Today, only a few mega-churches segregate into highly niche-targeted demographics. I don't know of one church in my area that does that. Also, among those that have a "children's church" during the main service, how many would adamantly require children to leave even if a father wanted to keep them in the service? Surely very few. So this is not a widespread problem that deserves an entire movement (or even distinct churches) to address.
(7) Misdefinition of the Church:
The FICM has defined the church as a "family of families". Even if they've erased that formal definition, they act as though the church is not a gathering of individual believers around Jesus but of separate families. But in the Bible, there is eventually, ultimately one family. The church is the "household of God" (1 Tim. 3:15). The Lord puts people from all kinds of families and frequently (and sadly) often there are only some people from each family that are truly converted and made part of the church. The family is a creation institution that will end with the old creation. The church, however, as the assembly of God's people, will last eternally. Making the church centered on the family, subverts the church.
The Lord Jesus pitted loyalty to the family against loyalty to Him. When He was informed that his natural family was outside and wanted to speak with Him, rather than putting "integrating" with that family as a priority, he pointed to those around Him, listening to the Word of God (the church) and said, "Here are my mother and my brothers!" (Mt. 12:46ff.) In other words, the spiritual family of the church takes priority over the natural family. This is the practice the church is to follow. On the other hand, the FIC smacks of "familism". Familism - the making the family the ultimate loyalty - is an idol, a competitor to the Lordship of Christ; hence, Jesus tells us we must be willing to "hate" the family to follow Him. On paper The National Center for Family-Intergrated Churches (NCFIC), the main source for FIC doctrine, affirms this, "We affirm that the gospel may divide families because the gospel can "set a man at variance against his father" and that "He that loveth father or mother more than me is not worthy of me" and that our duty is to obey God rather than man (Matt. 10:35-37; Acts 4:19-21). We deny/reject that loyalty to the family should ever supersede obedience to God which makes the family an idol." While that would seem to answer my objection, keep in mind that errant movements usually profess, in formal doctrine, not to take their positions to the problematic extremes. Traditions that use icons in their worship, bowing before and lighting candles to them, deny they are practicing idolatry; they say they are only "venerating" images, etc. Just because people can deny what they are doing, doesn't mean that they aren't doing it. Practice and priorities speak volumes about what a group's true convictions are, notwithstanding their formal doctrinal statements. So, we must ask, if they are not making an idol out of the family, why are they making such a priority of something not at all found in scripture? Why do they think it is so important? I once had a prospective elder in a FIC church seriously suggest to me that Jesus didn't know what they know about how to save whole families; that Jesus' challenge to discipleship wouldn't be necessary if we only follow the FIC model.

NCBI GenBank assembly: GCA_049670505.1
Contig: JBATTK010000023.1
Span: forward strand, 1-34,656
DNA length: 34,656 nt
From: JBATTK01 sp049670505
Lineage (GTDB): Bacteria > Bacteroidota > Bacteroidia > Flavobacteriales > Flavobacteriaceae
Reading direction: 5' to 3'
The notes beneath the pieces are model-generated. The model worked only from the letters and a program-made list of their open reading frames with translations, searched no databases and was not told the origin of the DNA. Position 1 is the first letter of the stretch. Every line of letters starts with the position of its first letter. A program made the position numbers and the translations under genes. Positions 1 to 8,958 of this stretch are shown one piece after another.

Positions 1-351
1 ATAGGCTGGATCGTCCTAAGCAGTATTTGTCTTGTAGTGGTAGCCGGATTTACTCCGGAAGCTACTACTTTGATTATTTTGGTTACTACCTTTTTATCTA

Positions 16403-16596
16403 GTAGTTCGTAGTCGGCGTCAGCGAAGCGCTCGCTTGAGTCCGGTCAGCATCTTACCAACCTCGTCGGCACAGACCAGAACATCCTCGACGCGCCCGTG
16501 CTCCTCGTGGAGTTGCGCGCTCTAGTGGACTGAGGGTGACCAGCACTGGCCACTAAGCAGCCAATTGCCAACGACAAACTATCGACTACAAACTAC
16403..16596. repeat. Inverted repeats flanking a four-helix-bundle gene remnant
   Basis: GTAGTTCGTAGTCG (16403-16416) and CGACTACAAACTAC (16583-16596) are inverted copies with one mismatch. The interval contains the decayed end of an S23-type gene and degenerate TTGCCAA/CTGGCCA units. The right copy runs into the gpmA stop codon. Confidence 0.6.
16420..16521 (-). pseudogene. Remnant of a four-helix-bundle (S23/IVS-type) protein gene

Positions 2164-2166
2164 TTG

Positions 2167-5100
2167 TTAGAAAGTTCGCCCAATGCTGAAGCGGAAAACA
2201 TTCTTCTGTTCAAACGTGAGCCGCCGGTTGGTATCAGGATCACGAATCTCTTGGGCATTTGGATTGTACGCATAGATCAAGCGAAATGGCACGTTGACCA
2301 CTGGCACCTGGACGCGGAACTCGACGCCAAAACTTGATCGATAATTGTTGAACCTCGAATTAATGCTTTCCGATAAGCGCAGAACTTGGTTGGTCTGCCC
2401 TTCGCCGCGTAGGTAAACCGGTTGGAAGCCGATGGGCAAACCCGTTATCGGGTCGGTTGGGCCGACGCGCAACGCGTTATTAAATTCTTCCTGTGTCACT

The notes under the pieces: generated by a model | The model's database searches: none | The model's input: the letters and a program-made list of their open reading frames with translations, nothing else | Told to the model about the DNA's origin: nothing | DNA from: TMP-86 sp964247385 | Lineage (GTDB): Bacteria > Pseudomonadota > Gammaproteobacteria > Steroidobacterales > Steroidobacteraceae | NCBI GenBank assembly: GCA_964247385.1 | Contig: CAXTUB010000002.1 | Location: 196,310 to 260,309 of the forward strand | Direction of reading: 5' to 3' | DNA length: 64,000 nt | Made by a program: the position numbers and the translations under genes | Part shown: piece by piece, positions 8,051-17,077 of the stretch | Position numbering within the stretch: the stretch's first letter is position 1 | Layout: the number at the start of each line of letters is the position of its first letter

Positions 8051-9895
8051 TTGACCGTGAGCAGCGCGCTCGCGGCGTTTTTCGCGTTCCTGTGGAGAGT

Certainly, a healthy church should be creating healthy families. But a church can only be healthy if it is Christ centered. A "family centered church" is, by definition, not Christ centered and so won't be healthy and will, tragically, not create healthy families, or disciples.